- Loop: none, dialog feedback remains visible until the user dismisses it
How to prototype UI interactions:
Small product moments complete the UX flow by giving the user feedback on their actions or visual cues of what’s coming up. Building them out and testing in your prototype will help you make them as powerful and effective as possible. Justinmind’s Events system allows you to make those gesture-heavy mobile UIs in just a few clicks – helping you give visual feedback easily.
Start by choosing a trigger: a tap, swipe, pinch, page load – there are loads to choose from. Then, complete your event with an animation: move, resize, show, hide, rotate, change style – here’s a list of all the animations available.
Keep things personalized to keep up with consumer demands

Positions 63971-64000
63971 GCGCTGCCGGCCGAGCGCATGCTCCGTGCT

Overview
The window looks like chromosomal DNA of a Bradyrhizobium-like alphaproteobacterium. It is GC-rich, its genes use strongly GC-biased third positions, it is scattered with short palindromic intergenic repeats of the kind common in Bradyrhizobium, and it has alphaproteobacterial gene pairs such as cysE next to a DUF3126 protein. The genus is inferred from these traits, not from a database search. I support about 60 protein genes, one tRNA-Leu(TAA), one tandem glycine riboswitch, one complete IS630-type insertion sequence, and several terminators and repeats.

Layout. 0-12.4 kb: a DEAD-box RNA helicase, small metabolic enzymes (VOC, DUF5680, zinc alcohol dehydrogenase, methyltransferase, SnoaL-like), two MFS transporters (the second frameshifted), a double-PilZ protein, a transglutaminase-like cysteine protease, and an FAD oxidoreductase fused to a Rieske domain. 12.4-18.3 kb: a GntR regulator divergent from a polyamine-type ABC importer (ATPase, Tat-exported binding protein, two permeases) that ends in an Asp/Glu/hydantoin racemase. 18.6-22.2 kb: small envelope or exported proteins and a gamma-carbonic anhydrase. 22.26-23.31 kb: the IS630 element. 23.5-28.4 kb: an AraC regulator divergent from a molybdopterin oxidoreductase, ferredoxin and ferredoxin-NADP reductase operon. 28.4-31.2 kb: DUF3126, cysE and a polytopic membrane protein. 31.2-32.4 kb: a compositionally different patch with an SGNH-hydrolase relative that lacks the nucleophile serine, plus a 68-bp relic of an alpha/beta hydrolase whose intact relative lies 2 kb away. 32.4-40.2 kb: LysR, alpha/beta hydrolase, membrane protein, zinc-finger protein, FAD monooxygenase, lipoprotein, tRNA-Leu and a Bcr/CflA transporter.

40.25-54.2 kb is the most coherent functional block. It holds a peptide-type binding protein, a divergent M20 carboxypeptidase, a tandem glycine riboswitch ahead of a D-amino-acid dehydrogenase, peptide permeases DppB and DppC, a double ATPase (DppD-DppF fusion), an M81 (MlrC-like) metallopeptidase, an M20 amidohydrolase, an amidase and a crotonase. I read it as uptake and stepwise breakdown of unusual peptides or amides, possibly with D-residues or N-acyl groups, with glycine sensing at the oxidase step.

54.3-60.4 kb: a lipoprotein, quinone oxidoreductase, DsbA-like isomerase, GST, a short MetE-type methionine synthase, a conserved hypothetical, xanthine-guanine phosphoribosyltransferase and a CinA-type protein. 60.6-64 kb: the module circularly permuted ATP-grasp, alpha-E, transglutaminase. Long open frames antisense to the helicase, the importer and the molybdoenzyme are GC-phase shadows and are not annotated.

As consumer power grows, so does the user’s demand for customizable device settings. Customization is important because it helps companies know where they’re going right and where they’re going wrong. For instance, if lots of users are customizing their app’s UI, say going from a dark to a light themed-UI, perhaps the app designer might think about changing the default setting.
The data that IoT-enabled products generate help to create personalized experiences for their users through custom app settings have also become popular thanks to IoT. For instance, the Daihatsu Motor Company uses 3D printers to offer 10 colors and 15 base patterns to customers so that they can create their own “effect skins”.
Building customization into your Justinmind prototypes
You can create a lifelike replica of your IoT product UI with Justinmind’s, wireframes and prototypes which are totally customizable. The UI elements have been built with atomic design principles, which allows them to be taken apart and built back up as needed. You can even scale SVG images and change their color.
The UI libraries help designers to maintain industry standards and create complete experiences e.g. the Charts UI library has a maps section so you can reproduce the map in the Tile app.
Data-driven insights for your IoT user experience